California Congresswoman Barbara Lee, one of the most progressive members of the House, is making a bid for House Democratic caucus chair. Her election would be a clear sign that progressives in Congress are mobilizing to reshape the Democratic Party; she would also make history as the first black woman to hold the position.

Lee, who voted against the 2002 bill that established the Department of Homeland Security and, with it, Immigration and Customs Enforcement, has been a consistent critic of government militarization and the only representative to vote against authorizing military force in response to 9/11. She has served as the chair of the Congressional Black Caucus and former co-chair and current whip of the Congressional Progressive Caucus.

“When you look at the history of the Democratic Party and the Democratic leadership, African-American women...we’ve been the backbone of the Democratic Party—we should be in the face of leadership also,” she told Politico. Black women can “lead not only our communities, but lead our country, on the very tough issues facing us.” Black women warned America about Donald Trump and saved Alabama from Roy Moore, yet the Democratic establishment continues to support lame white dudes.

In fact, Lee’s 2018 bid is part of a pretty remarkable transformation happening at the grass roots level of the Democratic Party, including Alexandria Ocasio-Cortez’s—a young woman of color and an unapologetic democratic socialist—improbable win against a top-ranking centrist white man, incumbent Joseph Crowley in the Bronx. Crowley was expected to chair the Democratic Caucus in 2018.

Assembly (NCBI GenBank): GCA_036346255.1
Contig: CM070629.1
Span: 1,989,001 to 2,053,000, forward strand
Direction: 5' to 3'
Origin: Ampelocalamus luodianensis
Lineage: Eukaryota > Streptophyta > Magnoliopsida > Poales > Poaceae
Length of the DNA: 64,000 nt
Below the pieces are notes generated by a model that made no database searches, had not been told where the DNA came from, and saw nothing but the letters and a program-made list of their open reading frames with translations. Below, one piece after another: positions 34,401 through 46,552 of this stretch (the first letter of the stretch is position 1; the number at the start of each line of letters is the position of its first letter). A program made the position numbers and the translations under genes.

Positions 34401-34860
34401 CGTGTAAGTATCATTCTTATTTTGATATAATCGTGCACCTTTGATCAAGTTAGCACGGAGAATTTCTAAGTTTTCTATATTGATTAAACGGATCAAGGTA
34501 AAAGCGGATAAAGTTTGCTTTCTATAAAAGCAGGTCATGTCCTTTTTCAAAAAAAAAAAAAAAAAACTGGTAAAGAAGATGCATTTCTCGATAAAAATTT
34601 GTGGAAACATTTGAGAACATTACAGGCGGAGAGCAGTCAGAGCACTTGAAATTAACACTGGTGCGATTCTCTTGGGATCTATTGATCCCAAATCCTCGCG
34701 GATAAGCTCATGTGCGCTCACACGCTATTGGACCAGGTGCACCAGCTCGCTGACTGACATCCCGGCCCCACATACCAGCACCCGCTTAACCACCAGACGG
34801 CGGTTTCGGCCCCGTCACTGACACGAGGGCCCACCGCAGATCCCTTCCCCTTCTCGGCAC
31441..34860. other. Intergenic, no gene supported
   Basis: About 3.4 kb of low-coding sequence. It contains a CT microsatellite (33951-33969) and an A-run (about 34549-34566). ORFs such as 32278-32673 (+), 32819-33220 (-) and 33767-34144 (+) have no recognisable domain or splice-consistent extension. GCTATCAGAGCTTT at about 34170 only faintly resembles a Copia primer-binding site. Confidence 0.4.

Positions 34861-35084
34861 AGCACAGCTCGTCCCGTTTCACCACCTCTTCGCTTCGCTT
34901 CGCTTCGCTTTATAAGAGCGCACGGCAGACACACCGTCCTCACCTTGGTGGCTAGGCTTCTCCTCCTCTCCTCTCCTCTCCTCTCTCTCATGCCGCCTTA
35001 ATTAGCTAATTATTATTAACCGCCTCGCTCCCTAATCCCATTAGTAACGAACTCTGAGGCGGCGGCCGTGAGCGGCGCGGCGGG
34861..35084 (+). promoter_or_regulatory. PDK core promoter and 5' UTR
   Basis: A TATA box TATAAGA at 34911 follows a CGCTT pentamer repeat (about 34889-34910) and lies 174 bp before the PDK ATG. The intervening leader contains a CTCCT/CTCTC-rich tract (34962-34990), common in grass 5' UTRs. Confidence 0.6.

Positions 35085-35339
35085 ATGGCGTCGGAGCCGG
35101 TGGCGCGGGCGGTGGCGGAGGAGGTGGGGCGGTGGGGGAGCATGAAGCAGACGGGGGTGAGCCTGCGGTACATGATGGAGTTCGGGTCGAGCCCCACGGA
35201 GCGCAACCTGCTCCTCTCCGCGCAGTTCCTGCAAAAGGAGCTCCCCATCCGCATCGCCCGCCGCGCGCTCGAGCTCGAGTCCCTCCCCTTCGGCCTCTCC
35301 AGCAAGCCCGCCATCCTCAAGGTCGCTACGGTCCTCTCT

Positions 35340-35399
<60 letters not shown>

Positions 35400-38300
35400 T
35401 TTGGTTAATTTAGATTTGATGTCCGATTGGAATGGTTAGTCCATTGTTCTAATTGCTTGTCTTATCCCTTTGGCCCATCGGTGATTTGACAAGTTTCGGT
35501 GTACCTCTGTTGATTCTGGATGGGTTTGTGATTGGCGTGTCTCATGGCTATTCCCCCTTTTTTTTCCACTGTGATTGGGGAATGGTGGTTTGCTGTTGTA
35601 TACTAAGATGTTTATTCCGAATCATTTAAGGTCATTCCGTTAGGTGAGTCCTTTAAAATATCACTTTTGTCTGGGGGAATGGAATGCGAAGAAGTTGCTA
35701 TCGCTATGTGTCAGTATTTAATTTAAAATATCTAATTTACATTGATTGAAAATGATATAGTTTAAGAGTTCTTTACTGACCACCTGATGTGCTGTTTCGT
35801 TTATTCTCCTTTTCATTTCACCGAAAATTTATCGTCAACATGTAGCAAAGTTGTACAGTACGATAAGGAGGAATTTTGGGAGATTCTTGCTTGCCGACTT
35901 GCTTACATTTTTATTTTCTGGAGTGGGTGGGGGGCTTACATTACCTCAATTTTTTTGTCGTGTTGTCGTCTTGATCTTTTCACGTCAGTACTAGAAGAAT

“I was not seriously considering this until Tuesday night,” Lee told the Washington Post on June 26, when Crowley conceded to his 28-year-old challenger. “If this were not an open seat, I’d be making a different calculation. But things move fast around here, and I didn’t want to wait until November to start looking at this.”

Unlike other Democratic leaders, Lee wants to make space for younger progressives who are, frankly, taking the Democratic Party off life-support. “I’m right there in terms of generational input and understanding that the path is important — but we have to build on that and mentor young people, and younger members and open up space so members can move up,” she said.